While the Eclipse Awards for two-year-olds prompt us to look ahead to the 2018 Kentucky Derby (G1) and Kentucky Oaks (G1), several horses up for championships in other age groups make us look back to past runnings of the Churchill Downs classics.
Chief among them is Gun Runner, the third-place finisher in the 2016 Derby, who developed into a world-class beast as a four-year-old. A lock for champion older dirt male, the Steve Asmussen trainee is just as certain to take home the golden statuette as 2017 Horse of the Year.
Five-for-six in 2017, with his lone loss a second to Arrogate in the Dubai World Cup (G1), Gun Runner maintained his high performance level as that rival lost his form. He returned from Dubai to dominate the Stephen Foster (G1) at Churchill by seven lengths, turned the prestigious Whitney (G1)/Woodward (G1) double at Saratoga by a combined margin of 15 1/2 lengths, and clinched the Horse of the Year title with a front-running display in the Breeders’ Cup Classic (G1).
Gun Runner’s connections are accordingly finalists in their own categories as well – Winchell Thoroughbreds and Three Chimneys Farm as his co-owners, breeder Besilu Stables, and trainer Asmussen, although those human awards are much tougher to predict. Plans call for the son of Candy Ride to race once more, in the $16 million Pegasus World Cup (G1) at Gulfstream Park on January 27, two days after the Eclipse Awards are bestowed. Then he’ll retire to stud at Three Chimneys.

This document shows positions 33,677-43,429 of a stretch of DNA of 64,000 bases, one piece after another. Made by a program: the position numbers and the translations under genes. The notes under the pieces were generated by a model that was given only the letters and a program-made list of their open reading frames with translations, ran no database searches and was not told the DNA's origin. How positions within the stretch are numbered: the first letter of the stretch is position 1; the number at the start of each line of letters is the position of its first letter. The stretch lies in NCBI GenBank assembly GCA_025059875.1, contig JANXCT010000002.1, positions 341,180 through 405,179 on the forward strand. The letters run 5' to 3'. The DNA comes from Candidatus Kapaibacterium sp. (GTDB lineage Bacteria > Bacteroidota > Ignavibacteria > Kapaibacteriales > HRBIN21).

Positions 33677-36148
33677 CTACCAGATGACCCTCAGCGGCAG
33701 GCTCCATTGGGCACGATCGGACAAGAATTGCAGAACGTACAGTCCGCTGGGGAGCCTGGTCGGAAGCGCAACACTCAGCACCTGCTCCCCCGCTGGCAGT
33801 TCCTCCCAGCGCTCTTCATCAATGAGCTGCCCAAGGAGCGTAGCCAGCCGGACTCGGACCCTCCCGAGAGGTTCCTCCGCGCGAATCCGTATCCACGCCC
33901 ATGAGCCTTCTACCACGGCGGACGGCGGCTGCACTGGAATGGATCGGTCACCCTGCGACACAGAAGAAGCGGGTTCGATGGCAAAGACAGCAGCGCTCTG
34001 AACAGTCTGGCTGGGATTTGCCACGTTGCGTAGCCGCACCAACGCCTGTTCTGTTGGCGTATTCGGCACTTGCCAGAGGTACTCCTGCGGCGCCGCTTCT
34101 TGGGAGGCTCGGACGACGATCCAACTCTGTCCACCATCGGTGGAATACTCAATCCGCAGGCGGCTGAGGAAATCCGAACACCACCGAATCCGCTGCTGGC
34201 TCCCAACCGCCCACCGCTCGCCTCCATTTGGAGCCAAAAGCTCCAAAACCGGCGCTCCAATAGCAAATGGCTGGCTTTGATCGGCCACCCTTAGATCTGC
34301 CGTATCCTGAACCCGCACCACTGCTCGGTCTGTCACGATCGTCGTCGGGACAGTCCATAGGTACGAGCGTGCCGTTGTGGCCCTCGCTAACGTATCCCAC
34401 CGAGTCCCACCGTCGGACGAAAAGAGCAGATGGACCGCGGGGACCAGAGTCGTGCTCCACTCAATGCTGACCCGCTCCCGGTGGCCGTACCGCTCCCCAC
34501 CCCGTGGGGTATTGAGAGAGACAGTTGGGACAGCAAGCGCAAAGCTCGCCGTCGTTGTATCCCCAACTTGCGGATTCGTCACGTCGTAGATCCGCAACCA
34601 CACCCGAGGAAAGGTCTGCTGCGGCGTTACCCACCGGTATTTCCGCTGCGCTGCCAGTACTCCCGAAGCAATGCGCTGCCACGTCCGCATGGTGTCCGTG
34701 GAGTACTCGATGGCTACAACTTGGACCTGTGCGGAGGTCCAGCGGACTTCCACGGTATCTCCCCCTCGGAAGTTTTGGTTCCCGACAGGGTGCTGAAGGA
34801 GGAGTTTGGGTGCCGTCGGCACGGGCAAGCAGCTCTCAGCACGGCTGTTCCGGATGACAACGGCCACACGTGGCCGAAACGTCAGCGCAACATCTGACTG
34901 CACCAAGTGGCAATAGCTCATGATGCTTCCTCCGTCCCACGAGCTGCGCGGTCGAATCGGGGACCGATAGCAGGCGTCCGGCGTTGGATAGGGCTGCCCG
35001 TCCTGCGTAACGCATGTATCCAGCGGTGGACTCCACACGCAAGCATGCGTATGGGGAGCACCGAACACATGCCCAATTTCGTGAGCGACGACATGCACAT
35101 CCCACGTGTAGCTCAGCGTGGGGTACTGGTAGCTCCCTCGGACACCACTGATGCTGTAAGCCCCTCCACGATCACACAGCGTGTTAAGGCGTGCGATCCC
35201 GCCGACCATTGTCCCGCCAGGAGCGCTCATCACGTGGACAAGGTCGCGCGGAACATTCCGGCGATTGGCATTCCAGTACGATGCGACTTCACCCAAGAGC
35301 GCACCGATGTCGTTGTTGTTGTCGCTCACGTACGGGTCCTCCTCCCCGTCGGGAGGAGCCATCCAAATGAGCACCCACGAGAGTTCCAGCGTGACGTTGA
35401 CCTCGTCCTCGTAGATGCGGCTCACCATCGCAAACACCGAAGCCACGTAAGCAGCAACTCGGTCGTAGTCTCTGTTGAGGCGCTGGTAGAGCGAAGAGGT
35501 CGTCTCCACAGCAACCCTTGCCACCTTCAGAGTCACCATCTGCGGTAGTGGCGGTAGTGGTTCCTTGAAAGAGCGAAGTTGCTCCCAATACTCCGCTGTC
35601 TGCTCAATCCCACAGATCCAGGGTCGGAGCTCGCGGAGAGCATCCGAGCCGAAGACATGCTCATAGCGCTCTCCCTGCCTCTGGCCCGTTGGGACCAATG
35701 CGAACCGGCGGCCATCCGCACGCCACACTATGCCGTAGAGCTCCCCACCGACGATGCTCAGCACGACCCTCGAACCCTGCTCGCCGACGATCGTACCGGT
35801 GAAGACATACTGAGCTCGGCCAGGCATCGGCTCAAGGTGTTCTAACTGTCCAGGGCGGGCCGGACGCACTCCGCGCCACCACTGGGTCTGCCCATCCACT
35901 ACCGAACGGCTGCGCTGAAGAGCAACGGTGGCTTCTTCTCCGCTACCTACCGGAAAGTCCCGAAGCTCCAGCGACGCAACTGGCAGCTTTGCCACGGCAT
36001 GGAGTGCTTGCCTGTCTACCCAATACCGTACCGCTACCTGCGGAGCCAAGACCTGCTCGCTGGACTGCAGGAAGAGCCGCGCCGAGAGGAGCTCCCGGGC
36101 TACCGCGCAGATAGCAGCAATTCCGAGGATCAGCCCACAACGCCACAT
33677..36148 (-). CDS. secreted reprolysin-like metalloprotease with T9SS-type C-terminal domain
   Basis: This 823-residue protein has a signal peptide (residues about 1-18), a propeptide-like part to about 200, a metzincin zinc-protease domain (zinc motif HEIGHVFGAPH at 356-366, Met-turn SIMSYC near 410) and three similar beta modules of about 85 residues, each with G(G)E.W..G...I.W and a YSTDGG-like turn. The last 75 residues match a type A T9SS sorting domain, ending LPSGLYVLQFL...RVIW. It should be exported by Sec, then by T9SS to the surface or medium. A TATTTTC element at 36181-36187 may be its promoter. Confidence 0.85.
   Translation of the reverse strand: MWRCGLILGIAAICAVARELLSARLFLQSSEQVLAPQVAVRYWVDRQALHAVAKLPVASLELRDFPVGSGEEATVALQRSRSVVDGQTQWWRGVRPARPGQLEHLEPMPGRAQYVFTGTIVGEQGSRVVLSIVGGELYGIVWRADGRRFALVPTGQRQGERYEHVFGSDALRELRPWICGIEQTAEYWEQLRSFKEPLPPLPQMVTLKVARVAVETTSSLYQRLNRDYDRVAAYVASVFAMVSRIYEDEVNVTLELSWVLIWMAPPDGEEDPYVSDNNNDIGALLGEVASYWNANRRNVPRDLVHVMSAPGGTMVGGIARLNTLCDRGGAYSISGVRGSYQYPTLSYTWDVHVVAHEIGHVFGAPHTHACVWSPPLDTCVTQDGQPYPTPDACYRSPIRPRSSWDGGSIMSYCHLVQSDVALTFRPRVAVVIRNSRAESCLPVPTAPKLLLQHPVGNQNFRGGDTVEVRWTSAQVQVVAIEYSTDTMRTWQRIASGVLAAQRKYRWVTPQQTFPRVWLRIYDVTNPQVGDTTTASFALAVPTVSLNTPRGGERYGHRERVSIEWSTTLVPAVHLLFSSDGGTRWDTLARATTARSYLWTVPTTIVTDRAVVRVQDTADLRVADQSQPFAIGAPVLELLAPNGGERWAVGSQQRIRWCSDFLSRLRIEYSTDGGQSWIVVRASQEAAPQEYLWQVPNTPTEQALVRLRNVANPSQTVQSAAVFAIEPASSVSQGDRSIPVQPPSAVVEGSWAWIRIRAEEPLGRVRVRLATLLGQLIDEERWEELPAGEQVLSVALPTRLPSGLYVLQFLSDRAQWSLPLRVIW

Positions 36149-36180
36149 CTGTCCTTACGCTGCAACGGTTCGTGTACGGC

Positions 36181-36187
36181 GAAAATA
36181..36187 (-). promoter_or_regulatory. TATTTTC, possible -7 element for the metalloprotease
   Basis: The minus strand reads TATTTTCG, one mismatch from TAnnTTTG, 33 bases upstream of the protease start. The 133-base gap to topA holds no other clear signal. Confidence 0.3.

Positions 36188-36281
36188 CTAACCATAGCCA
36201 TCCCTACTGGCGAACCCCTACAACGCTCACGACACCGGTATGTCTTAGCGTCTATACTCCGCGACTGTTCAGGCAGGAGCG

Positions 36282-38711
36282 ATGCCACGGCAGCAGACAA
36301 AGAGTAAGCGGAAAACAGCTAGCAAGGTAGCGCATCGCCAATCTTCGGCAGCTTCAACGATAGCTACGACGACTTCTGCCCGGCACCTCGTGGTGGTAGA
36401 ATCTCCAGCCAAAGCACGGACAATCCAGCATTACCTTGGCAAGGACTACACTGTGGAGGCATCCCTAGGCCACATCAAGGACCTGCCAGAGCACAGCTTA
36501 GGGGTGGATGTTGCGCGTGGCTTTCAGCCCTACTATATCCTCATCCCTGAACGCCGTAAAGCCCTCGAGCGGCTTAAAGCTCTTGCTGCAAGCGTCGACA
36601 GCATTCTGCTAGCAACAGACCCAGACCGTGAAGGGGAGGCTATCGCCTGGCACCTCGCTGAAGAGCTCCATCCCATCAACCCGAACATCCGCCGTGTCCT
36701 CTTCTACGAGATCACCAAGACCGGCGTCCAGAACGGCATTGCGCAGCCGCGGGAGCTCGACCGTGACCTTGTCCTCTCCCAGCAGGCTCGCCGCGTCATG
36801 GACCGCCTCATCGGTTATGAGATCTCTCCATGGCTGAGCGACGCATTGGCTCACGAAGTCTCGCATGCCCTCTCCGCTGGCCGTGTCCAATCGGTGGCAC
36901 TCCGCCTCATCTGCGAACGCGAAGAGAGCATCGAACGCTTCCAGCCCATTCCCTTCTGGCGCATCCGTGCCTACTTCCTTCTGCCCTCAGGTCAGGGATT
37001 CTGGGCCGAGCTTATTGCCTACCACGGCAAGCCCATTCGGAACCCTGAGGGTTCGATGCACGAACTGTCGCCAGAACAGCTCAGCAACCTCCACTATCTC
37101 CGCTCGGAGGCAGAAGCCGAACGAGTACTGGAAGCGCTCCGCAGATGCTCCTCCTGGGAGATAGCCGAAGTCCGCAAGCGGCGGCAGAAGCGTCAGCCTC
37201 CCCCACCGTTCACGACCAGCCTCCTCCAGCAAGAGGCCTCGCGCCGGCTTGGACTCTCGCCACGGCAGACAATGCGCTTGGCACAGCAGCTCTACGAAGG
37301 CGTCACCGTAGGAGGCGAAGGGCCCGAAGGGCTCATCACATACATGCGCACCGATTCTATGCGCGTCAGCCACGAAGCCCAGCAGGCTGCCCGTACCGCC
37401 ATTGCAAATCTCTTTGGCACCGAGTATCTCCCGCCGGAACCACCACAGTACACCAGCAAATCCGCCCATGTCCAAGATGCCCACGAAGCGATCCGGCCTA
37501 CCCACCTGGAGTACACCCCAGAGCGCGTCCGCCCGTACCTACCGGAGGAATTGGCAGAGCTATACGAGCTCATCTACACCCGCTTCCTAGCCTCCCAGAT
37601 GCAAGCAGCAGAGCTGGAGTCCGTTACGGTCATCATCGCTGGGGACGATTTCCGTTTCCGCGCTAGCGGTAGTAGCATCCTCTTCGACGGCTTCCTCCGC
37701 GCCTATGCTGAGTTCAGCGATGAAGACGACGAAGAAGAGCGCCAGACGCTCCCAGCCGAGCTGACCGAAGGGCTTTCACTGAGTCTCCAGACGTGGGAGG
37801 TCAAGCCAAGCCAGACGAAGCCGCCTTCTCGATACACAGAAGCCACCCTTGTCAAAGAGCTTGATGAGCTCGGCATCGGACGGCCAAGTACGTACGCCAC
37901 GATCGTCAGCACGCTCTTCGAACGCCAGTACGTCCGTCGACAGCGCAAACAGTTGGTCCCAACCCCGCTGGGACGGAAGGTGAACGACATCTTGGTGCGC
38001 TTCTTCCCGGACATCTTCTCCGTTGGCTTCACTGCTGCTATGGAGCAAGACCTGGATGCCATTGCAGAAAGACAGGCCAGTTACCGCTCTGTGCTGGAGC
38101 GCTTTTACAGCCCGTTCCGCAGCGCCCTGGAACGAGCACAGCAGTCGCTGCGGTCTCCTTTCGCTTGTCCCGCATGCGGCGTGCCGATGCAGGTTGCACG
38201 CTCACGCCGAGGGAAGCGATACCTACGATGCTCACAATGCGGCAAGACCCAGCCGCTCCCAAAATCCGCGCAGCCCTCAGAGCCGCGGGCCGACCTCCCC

Reigning Kentucky Derby winner Always Dreaming and third-placer Battle of Midway are both finalists in the three-year-old male category, but late-developing West Coast is virtually assured of besting them for the Eclipse Award.
Always Dreaming peaked early in the season, compiling a four-race winning streak featuring the Florida Derby (G1) and crowned by the “Run for the Roses.” Yet he then regressed in the Preakness (G1), Jim Dandy (G2), and Travers (G1). Battle of Midway, in contrast, was still developing in the spring, and finished on a high note to beat older horses in the Breeders’ Cup Dirt Mile (G1). We won’t see Battle of Midway on track again, since he’s been retired to stud at WinStar Farm, but Always Dreaming will be back to restore his luster in a 2018 campaign.
West Coast, not ready in time for the Kentucky Derby, came on in the second half with major wins in the Travers and Pennsylvania Derby (G1). He also fared best of the sophomores when third to older rivals Gun Runner and Collected in the Breeders’ Cup Classic. West Coast will get another crack at them in the Pegasus.
Kentucky Oaks alumnae are likely to garner champion three-year-old filly and champion older mare honors.
Reigning Oaks queen Abel Tasman was the most accomplished filly in her division, adding the Acorn (G1) and Coaching Club American Oaks (G1) to her resume. She concluded 2017 with a half-length second to the older Forever Unbridled in the Breeders’ Cup Distaff (G1).
Forever Unbridled had upset Songbird in the Personal Ensign (G1) this summer, and her three-for-three mark in 2017 should get her the nod for champion older dirt female. Interestingly, both Forever Unbridled and fellow finalist Stellar Wind had competed in the 2015 Kentucky Oaks, where Stellar Wind was fourth and Forever Unbridled 11th.
The Eclipse Award champions will be announced on the evening
of January 25 at Gulfstream Park.
Gun Runner photo courtesy Breeders' Cup Ltd/Eclipse Sportswire